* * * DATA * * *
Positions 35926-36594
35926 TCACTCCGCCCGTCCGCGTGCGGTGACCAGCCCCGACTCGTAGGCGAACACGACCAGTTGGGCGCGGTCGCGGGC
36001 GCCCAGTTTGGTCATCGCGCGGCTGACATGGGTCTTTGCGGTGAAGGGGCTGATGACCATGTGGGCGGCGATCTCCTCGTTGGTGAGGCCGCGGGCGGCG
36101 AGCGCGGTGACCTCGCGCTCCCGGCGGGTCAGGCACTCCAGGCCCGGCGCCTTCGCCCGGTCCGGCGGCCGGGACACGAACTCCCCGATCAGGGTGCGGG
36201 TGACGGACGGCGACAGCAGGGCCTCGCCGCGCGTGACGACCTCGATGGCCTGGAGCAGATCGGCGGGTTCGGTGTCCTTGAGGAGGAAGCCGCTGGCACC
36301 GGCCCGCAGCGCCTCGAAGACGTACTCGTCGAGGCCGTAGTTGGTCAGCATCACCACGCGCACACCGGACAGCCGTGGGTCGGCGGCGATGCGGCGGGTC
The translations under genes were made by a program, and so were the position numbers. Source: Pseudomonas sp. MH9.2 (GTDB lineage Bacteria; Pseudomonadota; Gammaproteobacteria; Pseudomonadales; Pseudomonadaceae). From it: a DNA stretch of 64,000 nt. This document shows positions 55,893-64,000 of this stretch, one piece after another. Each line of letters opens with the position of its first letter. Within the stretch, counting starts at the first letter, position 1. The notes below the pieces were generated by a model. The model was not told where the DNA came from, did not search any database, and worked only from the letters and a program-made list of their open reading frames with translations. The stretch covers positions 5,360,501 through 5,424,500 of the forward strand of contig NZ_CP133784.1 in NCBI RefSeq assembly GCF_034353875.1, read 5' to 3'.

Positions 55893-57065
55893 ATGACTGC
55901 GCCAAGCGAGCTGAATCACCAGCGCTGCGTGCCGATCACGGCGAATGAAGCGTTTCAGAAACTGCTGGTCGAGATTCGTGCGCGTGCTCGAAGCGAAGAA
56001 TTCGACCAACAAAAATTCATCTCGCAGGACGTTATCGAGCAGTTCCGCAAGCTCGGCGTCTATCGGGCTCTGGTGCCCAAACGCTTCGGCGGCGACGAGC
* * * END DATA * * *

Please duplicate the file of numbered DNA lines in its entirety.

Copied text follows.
Positions 35926-36594
35926 TCACTCCGCCCGTCCGCGTGCGGTGACCAGCCCCGACTCGTAGGCGAACACGACCAGTTGGGCGCGGTCGCGGGC
36001 GCCCAGTTTGGTCATCGCGCGGCTGACATGGGTCTTTGCGGTGAAGGGGCTGATGACCATGTGGGCGGCGATCTCCTCGTTGGTGAGGCCGCGGGCGGCG
36101 AGCGCGGTGACCTCGCGCTCCCGGCGGGTCAGGCACTCCAGGCCCGGCGCCTTCGCCCGGTCCGGCGGCCGGGACACGAACTCCCCGATCAGGGTGCGGG
36201 TGACGGACGGCGACAGCAGGGCCTCGCCGCGCGTGACGACCTCGATGGCCTGGAGCAGATCGGCGGGTTCGGTGTCCTTGAGGAGGAAGCCGCTGGCACC
36301 GGCCCGCAGCGCCTCGAAGACGTACTCGTCGAGGCCGTAGTTGGTCAGCATCACCACGCGCACACCGGACAGCCGTGGGTCGGCGGCGATGCGGCGGGTC
The translations under genes were made by a program, and so were the position numbers. Source: Pseudomonas sp. MH9.2 (GTDB lineage Bacteria; Pseudomonadota; Gammaproteobacteria; Pseudomonadales; Pseudomonadaceae). From it: a DNA stretch of 64,000 nt. This document shows positions 55,893-64,000 of this stretch, one piece after another. Each line of letters opens with the position of its first letter. Within the stretch, counting starts at the first letter, position 1. The notes below the pieces were generated by a model. The model was not told where the DNA came from, did not search any database, and worked only from the letters and a program-made list of their open reading frames with translations. The stretch covers positions 5,360,501 through 5,424,500 of the forward strand of contig NZ_CP133784.1 in NCBI RefSeq assembly GCF_034353875.1, read 5' to 3'.

Positions 55893-57065
55893 ATGACTGC
55901 GCCAAGCGAGCTGAATCACCAGCGCTGCGTGCCGATCACGGCGAATGAAGCGTTTCAGAAACTGCTGGTCGAGATTCGTGCGCGTGCTCGAAGCGAAGAA
56001 TTCGACCAACAAAAATTCATCTCGCAGGACGTTATCGAGCAGTTCCGCAAGCTCGGCGTCTATCGGGCTCTGGTGCCCAAACGCTTCGGCGGCGACGAGC